To dream: «Ονειρεύομαι» [o̞niˈɾe̞vo̞me̞] (deponent v.) < Βyz.Gr. deponent v. «ὀνειρεύομαι» oneireúomai (idem) < Classical masc. noun «ὄνειρος» óneirŏs (see below) + Classical verbal suffix «-εύω» -eúō (which becomes «-εύομαι» -eúŏmai in the mediopassive voice).
    In various Modern Greek dialects the verb is the deponent «νείρομαι» [ˈniɾo̞me̞] (which is the aphetism of variant «ονείρομαι» [o̞ˈniɾo̞me̞] < «ὄνειρος»).

    Dream: «Όνειρο» [ˈo̞niɾo̞] (neut.) < Classical masc. noun «ὄνειρος» óneirŏs, also neut. «ὄνειρον» óneirŏn (less common), earlier neuter noun «ὄναρ» ónăr (found only in nominative/accusative singular), from PIE *h₃en-r- > *h₃ner-io- dream cf Arm. անուրջ [ɑˈnuɾd͡ʒ], Alb. ëndërr [ˈəndər], both mean dream).
     

    Trisia

    Senior Member
    Romanian
    Romanian:

    sleep = somn (Latin somnus)
    dream = vis (Latin vīsum)

    Vis is neuter and has got two plural forms, depending on its meaning:
    vis, vise = dreams at night (vise plăcute = pleasant dreams)
    vis, visuri = goals, hopes, wishes, castles in Spain
     

    AutumnOwl

    Senior Member
    Swedish, Finnish
    Finnish

    uni = sleep / dream (seen in sleep)
    For dream as a wish we say unelma.
    For me uni would only mean dream, when talking about sleeping I would use nukkua, for example "nukutko?" (are you sleeping?) Perhaps it depends on from where in Finland you are from, my parents were from Finnish Karelia.
    nukkua - Wiktionary

    Swedish:
    Dröm / drömma - a dream / to dream
    Dagdröm - daydream
    Sova / sömn - both words means sleep, sova is a verb, sömn is a noun
    Sömnig - sleepy (adjective)
     

    ThomasK

    Senior Member
    Belgium, Dutch
    At first sight I only see parallels between Dutch and German, implying that neither has one word for the two.

    I only thought of droomslaap, i.e., the REM sleep phase, which seems to suggest a link but with two different words.
    Portuguese has two words :

    sono : sleep
    sonho : dream
    I do wonder about these: if they are not the same, aren't they related? Can the -ho suffix be a diminutive? -zinho seems to be one at least: pao > paozinho...
     

    raamez

    Senior Member
    Arabic (Syria)
    .

    sleep / dream:
    Arabic: نوم / حلم

    Hebrew: שינה / חלום
    The Arabic cognate would be سِنَة as in the Quranic verse لا تأخذه لا سنة ولا نوم from the verb وسن to doze off
    From نام to sleep we have منام a dream.
     
    At first sight I only see parallels between Dutch and German, implying that neither has one word for the two.

    I only thought of droomslaap, i.e., the REM sleep phase, which seems to suggest a link but with two different words.

    I do wonder about these: if they are not the same, aren't they related? Can the -ho suffix be a diminutive? -zinho seems to be one at least: pao > paozinho...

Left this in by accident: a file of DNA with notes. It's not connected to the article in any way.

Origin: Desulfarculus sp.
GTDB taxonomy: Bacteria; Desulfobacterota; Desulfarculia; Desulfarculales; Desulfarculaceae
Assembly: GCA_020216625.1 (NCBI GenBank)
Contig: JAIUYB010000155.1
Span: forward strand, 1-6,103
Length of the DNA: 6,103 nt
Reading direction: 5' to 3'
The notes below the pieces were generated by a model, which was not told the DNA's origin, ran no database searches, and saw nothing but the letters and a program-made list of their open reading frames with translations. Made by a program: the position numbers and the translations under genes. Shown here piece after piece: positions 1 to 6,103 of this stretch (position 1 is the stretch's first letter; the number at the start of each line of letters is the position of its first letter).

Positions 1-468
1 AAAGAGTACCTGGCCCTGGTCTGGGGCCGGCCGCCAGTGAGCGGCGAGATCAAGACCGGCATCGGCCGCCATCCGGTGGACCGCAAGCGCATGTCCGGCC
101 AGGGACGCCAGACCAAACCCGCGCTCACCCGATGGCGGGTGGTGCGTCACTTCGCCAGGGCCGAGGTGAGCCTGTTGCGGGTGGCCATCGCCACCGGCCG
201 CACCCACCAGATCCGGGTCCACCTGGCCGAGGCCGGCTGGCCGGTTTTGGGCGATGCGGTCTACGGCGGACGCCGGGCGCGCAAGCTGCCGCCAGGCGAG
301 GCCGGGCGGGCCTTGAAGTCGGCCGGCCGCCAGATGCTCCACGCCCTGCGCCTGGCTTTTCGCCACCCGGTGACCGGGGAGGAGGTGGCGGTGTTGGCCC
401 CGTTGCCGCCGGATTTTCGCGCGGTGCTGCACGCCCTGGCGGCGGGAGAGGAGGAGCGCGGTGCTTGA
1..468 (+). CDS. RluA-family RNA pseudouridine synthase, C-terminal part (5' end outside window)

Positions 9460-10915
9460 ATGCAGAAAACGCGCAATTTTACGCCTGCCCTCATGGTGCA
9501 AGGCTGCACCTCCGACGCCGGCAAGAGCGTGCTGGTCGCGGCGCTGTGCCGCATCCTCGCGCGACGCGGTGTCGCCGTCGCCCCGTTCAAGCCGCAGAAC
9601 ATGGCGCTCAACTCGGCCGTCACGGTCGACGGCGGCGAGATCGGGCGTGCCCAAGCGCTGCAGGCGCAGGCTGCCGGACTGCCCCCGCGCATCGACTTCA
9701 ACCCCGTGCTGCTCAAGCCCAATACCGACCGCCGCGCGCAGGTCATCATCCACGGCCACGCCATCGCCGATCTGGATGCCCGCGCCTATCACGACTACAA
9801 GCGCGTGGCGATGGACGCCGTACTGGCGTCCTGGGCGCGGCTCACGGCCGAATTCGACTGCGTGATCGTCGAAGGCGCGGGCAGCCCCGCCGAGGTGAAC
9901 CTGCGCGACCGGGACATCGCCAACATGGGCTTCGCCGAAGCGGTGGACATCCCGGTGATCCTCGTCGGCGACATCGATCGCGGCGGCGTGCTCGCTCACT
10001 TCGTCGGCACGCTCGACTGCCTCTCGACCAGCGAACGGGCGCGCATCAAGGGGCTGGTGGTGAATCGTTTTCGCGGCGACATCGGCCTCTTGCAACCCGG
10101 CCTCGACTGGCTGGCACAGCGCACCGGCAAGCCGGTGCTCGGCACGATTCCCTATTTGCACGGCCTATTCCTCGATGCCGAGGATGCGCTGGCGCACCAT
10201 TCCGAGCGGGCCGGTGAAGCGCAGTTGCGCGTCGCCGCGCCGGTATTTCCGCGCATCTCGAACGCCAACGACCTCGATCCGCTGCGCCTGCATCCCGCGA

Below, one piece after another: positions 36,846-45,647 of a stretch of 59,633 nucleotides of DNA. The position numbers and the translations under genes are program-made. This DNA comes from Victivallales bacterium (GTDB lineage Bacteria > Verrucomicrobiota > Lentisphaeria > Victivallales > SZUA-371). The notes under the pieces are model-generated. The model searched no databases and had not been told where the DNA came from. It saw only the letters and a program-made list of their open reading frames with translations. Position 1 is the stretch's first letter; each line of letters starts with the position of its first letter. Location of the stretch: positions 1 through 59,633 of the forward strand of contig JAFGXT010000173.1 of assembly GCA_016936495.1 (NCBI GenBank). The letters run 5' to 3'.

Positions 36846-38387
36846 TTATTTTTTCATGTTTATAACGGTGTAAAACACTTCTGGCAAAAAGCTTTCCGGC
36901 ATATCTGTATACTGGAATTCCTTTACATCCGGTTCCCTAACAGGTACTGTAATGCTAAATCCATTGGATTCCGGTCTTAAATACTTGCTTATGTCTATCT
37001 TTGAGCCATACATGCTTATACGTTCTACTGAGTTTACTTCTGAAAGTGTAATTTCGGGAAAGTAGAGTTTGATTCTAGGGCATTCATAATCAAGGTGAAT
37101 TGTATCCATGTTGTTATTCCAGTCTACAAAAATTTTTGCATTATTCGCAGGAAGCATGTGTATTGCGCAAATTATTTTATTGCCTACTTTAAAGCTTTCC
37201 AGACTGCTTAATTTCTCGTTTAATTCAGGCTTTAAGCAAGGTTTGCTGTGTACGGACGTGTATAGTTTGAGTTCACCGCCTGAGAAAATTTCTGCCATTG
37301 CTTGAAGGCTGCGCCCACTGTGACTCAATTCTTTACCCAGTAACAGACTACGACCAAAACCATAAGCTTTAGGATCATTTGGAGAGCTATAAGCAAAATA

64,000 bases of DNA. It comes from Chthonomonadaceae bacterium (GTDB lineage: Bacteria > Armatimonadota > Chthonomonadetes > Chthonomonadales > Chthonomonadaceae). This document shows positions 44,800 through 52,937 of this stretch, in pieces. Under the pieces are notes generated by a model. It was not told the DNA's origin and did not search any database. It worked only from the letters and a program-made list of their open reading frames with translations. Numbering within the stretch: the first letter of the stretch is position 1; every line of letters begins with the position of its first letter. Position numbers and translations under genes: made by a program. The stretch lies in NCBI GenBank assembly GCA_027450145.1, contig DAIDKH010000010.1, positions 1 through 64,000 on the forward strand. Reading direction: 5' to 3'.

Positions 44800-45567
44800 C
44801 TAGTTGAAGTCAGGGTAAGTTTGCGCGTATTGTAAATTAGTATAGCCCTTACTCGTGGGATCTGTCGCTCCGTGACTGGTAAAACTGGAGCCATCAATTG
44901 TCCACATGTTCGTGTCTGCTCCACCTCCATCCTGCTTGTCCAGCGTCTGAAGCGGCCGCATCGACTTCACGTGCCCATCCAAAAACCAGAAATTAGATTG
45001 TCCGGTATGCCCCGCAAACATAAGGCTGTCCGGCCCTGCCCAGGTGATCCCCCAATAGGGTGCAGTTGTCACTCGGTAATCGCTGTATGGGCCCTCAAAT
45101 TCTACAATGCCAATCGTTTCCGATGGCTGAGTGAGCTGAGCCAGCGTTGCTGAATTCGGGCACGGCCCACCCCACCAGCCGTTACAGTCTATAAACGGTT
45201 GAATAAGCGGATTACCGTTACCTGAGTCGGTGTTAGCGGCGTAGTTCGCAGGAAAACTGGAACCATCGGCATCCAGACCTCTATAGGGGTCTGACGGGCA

The Portuguese words sono and sonho should share the same etymology as the Italian counterparts, see below:
    Italian has two different words:
    sleep - sonno from Latin sŏmnus
    dream - sogno from Latin sŏmnium
    The Portuguese diminutive suffixes -inho and -zinho have nothing to do with the word sogno.
     
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    Armas

    Senior Member
    Finnish
    For me uni would only mean dream, when talking about sleeping I would use nukkua, for example "nukutko?" (are you sleeping?) Perhaps it depends on from where in Finland you are from, my parents were from Finnish Karelia.
    nukkua - Wiktionary
    The noun uni is commonly used meaning sleep in standard Finnish. E.g. En saa unta "I can't sleep" lit. "I can't get sleep", univaje "sleep deficit", uneton "sleepless" (though it can also mean "dreamless") etc. But the verb from uni > uneksia is only used for daydreaming.
     

    Awwal12

    Senior Member
    Russian
    Russian, like Spanish, has one word (сон) that means both “sleep” (noun) and “dream” (noun).
    On the other hand, Russian consistently contrasts a dream during a sleep (сон) and a dream as a wish or a visionary scheme (мечта), while Germanic languages and (curiously) Arabic don't.
     

    Mahaodeh

    Senior Member
    Arabic, PA and IA.
    and (curiously) Arabic don't.
    I think that this is new, and by new I mean it started within the last century or two. There is no evidence that حلم hulm has been used to mean wish or anything other than a sleeping dream before the 19th century. I’m guessing that this new meaning may be due to translation.
     

    Abaye

    Senior Member
    Hebrew
    I think that this is new, and by new I mean it started within the last century or two. There is no evidence that حلم hulm has been used to mean wish or anything other than a sleeping dream before the 19th century. I’m guessing that this new meaning may be due to translation.
    Similarly Hebrew חלום, the cognate of Arabic حلم. In old texts it means dream during sleep, in newer texts also dream as a wish.
     

    Encolpius

    Senior Member
    Hungarian
    Hungarian

    álom - ancient Finno-Ugric word = dream - Traum - cz.: sen
    álmos - derivate = sleepy - schläfrig - cz.: ospalý [sp-]
    alszik = to sleep - schlafen - cz.: spát